The military is getting ready to get rid of a lot of employees, with a new rule that will make it harder to fire people for things that don’t happen.
The new rule is aimed at helping the military find new ways to recruit new employees and keep its ranks filled as it works to trim its bloated force and fight chronic unemployment.
“If you can’t find a new position because you can find someone who has done the job well, then the best thing to do is to find a replacement,” said Lt.
Col. Michael O’Donnell, the commandant of the Army National Guard.
The move comes as the Army prepares to make the hiring of more than 300,000 more civilian employees the centerpiece of a sweeping restructuring of the military that has drawn criticism from lawmakers and the military’s veterans community.
Under the new rule, the Army would have to seek approval from a board of independent evaluators, or an outside body, before firing someone.
Those reviews would include an assessment of whether the employee has shown the ability to perform a specific job.
The board would have two years to make a recommendation, and the board would decide whether to recommend firing.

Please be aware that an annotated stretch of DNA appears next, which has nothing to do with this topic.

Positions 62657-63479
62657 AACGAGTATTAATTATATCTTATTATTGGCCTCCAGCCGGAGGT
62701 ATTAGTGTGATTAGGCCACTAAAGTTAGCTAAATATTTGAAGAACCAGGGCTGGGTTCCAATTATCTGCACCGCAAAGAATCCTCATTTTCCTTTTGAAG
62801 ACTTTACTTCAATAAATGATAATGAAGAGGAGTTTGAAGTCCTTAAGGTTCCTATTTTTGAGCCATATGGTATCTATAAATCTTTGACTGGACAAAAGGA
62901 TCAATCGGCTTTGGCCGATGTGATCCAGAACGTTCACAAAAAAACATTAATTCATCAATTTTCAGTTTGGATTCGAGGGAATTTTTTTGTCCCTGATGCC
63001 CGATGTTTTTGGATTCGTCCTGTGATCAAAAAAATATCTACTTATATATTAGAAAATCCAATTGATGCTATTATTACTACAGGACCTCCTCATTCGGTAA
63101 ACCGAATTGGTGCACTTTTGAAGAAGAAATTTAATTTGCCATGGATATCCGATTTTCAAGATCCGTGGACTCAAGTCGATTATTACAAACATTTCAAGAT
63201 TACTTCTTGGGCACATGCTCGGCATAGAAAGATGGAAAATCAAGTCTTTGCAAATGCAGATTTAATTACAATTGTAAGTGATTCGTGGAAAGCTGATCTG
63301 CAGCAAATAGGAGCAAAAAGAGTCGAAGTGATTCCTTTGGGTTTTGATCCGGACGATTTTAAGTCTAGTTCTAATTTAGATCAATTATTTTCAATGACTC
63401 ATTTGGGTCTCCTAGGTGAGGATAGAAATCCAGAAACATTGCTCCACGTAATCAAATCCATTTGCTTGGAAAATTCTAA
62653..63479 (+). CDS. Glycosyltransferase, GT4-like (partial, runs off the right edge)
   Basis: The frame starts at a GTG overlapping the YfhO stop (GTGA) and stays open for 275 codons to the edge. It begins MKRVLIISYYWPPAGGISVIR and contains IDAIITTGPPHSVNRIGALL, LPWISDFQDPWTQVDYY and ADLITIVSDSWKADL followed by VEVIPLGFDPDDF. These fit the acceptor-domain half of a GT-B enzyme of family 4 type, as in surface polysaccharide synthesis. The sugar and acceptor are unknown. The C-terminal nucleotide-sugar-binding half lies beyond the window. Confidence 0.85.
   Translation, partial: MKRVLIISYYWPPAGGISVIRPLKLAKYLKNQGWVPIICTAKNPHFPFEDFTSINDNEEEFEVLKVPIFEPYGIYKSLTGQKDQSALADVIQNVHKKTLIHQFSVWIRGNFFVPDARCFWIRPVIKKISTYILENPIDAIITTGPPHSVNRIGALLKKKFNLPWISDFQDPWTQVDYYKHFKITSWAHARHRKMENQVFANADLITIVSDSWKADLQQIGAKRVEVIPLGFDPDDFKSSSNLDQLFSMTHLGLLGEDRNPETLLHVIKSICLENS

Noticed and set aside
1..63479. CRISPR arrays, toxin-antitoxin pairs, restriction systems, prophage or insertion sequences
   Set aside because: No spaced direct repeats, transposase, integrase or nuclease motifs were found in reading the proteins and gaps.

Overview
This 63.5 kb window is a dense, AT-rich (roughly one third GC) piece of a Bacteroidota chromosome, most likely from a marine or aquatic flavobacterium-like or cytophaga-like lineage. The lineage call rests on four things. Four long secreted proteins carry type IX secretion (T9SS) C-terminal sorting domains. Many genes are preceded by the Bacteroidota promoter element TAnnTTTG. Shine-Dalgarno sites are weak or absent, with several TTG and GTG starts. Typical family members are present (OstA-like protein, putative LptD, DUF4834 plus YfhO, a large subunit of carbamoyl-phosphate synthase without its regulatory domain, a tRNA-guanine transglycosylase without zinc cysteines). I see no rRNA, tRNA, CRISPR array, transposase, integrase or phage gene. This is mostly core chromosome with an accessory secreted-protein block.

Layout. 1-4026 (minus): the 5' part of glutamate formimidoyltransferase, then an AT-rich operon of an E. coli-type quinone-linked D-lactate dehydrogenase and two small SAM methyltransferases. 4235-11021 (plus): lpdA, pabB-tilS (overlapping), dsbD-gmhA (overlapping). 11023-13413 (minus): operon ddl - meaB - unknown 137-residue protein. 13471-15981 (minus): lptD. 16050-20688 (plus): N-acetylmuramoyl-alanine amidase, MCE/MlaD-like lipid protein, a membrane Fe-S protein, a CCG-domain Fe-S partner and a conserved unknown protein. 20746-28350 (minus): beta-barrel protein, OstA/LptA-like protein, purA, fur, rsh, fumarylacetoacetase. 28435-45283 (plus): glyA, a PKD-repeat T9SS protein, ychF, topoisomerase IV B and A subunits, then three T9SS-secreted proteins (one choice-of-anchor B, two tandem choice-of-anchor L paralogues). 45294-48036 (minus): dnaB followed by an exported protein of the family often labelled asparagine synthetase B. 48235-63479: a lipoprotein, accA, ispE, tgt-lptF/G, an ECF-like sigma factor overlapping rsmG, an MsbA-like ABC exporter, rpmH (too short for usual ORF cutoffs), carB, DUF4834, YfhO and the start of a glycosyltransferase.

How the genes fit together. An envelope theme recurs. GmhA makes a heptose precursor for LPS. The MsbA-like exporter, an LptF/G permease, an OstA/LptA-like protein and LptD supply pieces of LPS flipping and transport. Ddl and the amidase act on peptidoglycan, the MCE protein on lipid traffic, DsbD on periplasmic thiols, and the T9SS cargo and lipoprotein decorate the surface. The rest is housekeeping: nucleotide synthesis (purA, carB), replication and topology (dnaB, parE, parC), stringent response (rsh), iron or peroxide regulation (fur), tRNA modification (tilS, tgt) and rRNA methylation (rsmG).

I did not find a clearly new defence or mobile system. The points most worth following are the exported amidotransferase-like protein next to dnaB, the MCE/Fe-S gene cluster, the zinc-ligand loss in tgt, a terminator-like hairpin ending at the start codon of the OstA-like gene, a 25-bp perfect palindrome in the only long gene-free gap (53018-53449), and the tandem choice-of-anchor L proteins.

It is unclear how many employees the Army is looking for, but the number is expected to grow as the military struggles with the growing threat of terrorist attacks and an ongoing economic downturn.
The board will have an additional 30 days to make its recommendation to the commander, who would then make a final decision on whether to fire.
The military has been under pressure to find new jobs since the Sept. 11, 2001, terrorist attacks, which left thousands of Americans dead and forced the military to lay off hundreds of thousands of workers.
The military has also been facing growing pressure to cut costs amid the recession and the war in Afghanistan.
Some service members say they are underpaid, while others say they receive less pay for the same work.
The Pentagon’s budget for fiscal 2018 is expected in the tens of billions of dollars, but it is likely to be lower than some previous years because of a $50 billion cost-saving initiative that included a major cut to the Army’s pay and benefits.